When comparing the simplicity of two-syllable adjectives that do not end in -y, the criteria allow for either form. Most dictionaries list the far more common comparison adjective “simpler.” In some cases, however, you might opt to use “more simple” to emphasize a point or keep the sentence balanced. In some cases, it’s easy to tell if something is simpler or more simple. For example: “I made a simpler version of this recipe.” The word “simpler” is an adjective that describes the noun “version.” So it’s a little easier to tell when something has been made simpler—it’s just an adjective describing another thing. But sometimes, it’s not so clear. For example: “I made a more simple version of this recipe.” Here, we’re talking about two different words with similar meanings—but they’re not synonyms! It can be confusing for readers trying to understand what you mean by “more simple.”
When you say something is more simple, you mean it has fewer parts than before. If something was complicated before and now it’s not as complicated, then we call that making things simpler. So if your friend says she wants to make her mother’s birthday cake less complicated because he hates figuring out which ingredients go together and which ones don’t, she’d be making her cake more simple by choosing one flavor instead of two or three.
Simplicity is a difficult thing to achieve. In the world of language, simplicity comes in many different forms; some are more complicated than others. Simpler is an adjective that describes something that has fewer parts or elements than another something (noun). Another example: “The shorter route is simpler.” An adverb that describes how easy something is to understand or do is more simple. For example: “The instructions were written more simply.”
When you think about it, there is no major difference in meaning between “simpler” and “more simple.” Because “simpler” refers to something that doesn’t appear hard, having the comparative form means comparing two things that aren’t too challenging. As a result, whether you say, “Your algebra homework is simpler than mine” or “Your algebra homework is more simple than mine,” you’re still comparing the ease with which two activities are completed. Because “simpler” requires seven letters but “more simple” requires ten, one is just shorter or simpler than the other. The most popular form is “simpler,” which is easier and shorter to write. Using the phrase “more simple” in a statement, on the other hand, can emphasize the similarity.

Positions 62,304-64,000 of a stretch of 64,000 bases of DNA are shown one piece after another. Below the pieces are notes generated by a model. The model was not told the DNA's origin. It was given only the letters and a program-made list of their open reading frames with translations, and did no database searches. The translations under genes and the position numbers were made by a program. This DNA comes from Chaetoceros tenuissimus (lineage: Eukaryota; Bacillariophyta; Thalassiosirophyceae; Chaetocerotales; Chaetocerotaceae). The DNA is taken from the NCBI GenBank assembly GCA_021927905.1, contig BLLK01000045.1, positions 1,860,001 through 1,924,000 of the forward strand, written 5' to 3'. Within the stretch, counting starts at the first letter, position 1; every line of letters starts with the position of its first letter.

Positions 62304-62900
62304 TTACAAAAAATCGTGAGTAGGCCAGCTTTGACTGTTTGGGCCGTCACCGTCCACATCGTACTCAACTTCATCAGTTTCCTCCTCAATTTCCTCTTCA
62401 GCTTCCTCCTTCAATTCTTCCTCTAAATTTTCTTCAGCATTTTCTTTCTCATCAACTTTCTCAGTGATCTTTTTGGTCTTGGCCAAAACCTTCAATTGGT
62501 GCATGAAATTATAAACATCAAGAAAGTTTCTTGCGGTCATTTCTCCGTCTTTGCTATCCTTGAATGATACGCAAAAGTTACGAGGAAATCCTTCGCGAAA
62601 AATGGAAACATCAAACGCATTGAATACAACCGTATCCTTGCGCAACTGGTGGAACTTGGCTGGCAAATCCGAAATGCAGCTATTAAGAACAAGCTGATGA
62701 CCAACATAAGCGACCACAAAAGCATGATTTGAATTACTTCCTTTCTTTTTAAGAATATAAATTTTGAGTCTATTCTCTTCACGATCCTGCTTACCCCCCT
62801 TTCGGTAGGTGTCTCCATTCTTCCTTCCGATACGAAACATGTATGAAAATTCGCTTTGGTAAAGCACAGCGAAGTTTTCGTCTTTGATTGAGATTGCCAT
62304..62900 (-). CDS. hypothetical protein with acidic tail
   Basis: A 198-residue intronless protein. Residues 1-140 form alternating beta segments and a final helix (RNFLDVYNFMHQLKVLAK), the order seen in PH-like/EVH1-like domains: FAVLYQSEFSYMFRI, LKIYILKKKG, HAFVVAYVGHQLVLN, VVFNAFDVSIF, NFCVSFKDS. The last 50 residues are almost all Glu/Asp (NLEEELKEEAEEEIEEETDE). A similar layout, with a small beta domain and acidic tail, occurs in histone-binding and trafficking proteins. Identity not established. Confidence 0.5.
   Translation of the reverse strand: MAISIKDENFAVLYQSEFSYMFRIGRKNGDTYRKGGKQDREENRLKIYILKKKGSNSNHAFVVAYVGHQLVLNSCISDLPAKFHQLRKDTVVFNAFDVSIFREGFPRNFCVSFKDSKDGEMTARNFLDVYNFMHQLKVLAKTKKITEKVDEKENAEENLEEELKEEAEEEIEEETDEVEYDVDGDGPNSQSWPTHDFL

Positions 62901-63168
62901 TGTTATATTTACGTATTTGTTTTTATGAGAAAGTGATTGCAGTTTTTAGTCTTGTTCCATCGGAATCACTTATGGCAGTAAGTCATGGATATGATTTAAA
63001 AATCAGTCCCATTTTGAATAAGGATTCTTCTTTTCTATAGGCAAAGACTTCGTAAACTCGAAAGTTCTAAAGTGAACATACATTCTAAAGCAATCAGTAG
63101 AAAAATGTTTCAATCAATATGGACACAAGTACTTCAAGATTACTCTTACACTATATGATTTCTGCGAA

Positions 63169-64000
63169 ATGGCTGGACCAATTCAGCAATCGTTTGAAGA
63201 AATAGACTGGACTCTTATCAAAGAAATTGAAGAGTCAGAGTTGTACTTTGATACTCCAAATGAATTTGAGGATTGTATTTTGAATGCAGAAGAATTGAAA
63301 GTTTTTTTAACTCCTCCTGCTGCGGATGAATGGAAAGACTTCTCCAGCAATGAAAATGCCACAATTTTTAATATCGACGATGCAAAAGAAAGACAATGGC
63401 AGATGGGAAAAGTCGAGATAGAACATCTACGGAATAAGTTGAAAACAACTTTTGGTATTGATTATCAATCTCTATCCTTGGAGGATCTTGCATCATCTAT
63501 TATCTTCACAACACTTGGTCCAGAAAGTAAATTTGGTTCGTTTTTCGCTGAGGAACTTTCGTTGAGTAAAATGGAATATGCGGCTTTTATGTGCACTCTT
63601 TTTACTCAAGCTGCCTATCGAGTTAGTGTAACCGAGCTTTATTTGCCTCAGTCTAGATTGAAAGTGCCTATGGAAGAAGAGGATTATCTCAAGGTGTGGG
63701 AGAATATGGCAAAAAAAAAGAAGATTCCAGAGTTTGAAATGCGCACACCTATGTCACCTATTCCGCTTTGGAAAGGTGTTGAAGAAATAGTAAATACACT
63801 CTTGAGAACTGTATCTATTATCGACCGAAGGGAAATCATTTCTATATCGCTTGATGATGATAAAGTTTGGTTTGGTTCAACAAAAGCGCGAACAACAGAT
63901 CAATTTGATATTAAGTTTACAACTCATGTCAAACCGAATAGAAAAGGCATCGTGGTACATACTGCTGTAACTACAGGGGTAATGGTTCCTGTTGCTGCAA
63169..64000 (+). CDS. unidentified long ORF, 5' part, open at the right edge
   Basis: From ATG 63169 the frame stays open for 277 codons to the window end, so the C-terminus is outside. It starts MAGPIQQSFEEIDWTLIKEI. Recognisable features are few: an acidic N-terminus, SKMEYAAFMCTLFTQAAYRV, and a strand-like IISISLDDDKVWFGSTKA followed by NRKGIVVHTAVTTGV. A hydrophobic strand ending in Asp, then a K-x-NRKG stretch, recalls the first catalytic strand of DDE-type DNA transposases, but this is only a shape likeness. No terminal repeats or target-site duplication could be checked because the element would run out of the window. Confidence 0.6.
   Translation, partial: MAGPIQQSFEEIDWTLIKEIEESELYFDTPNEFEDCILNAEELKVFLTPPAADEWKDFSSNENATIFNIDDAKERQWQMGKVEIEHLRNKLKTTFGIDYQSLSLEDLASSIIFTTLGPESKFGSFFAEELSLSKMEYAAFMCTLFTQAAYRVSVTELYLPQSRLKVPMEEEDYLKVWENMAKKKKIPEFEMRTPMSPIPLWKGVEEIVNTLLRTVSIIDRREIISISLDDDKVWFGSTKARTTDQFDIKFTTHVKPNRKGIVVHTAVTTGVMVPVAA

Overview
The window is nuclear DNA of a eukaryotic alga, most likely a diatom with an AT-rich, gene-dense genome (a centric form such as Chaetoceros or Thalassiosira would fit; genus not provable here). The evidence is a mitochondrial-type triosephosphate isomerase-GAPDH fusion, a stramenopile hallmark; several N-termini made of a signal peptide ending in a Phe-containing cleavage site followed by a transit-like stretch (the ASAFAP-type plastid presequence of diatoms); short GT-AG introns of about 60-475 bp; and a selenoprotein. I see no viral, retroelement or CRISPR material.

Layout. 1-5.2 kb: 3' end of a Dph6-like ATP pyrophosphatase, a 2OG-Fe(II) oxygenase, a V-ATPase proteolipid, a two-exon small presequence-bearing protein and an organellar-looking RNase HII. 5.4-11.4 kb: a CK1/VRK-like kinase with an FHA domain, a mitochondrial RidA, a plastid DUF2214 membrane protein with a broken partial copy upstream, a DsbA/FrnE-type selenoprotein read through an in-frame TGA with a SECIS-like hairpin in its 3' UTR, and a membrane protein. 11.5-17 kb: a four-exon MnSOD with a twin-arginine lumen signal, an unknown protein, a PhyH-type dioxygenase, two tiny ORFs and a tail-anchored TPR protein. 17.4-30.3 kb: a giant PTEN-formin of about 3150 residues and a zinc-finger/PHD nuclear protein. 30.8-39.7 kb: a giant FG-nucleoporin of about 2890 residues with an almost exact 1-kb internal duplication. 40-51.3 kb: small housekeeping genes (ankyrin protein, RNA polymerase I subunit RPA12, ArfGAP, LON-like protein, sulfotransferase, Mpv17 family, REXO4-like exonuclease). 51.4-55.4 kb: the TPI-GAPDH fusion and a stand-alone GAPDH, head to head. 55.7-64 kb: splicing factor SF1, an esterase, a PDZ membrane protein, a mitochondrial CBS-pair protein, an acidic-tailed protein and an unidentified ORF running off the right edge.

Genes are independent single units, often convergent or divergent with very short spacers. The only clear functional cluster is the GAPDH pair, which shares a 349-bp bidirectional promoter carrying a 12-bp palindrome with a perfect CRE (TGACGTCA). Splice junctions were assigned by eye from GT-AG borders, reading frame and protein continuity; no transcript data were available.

Even though all of the examples are accurate, check if you can see the differences in emphasis between the “simpler” and “more simple” examples.
- Your discussion is simpler than that of the Professor.
- Your discussion is more simple than that of the Professor.
- She is doing a simpler workout than I am.
- She is doing a more simple workout than I am.
Using the comparative form with “more” is less popular than using “simpler,” but it helps emphasize what you’re comparing.
While both forms of these sentences express the same thing, “simpler” allows you to get to the point faster. It has one fewer syllable than “more simple,” giving it a more natural tone. While both can be used (especially in casual chats), it’s always better to get to the point quickly and use fewer words.
When to Use Simpler
When you want to compare two things, use simpler. For example:
- The simpler of these two programs is free.
- It’s easier to learn French than Spanish because its grammar is simpler than Spanish’.
You can also use simpler when comparing something with itself in different situations or conditions—for example:
- Simpler versions of popular websites will load faster and require less memory on your computer.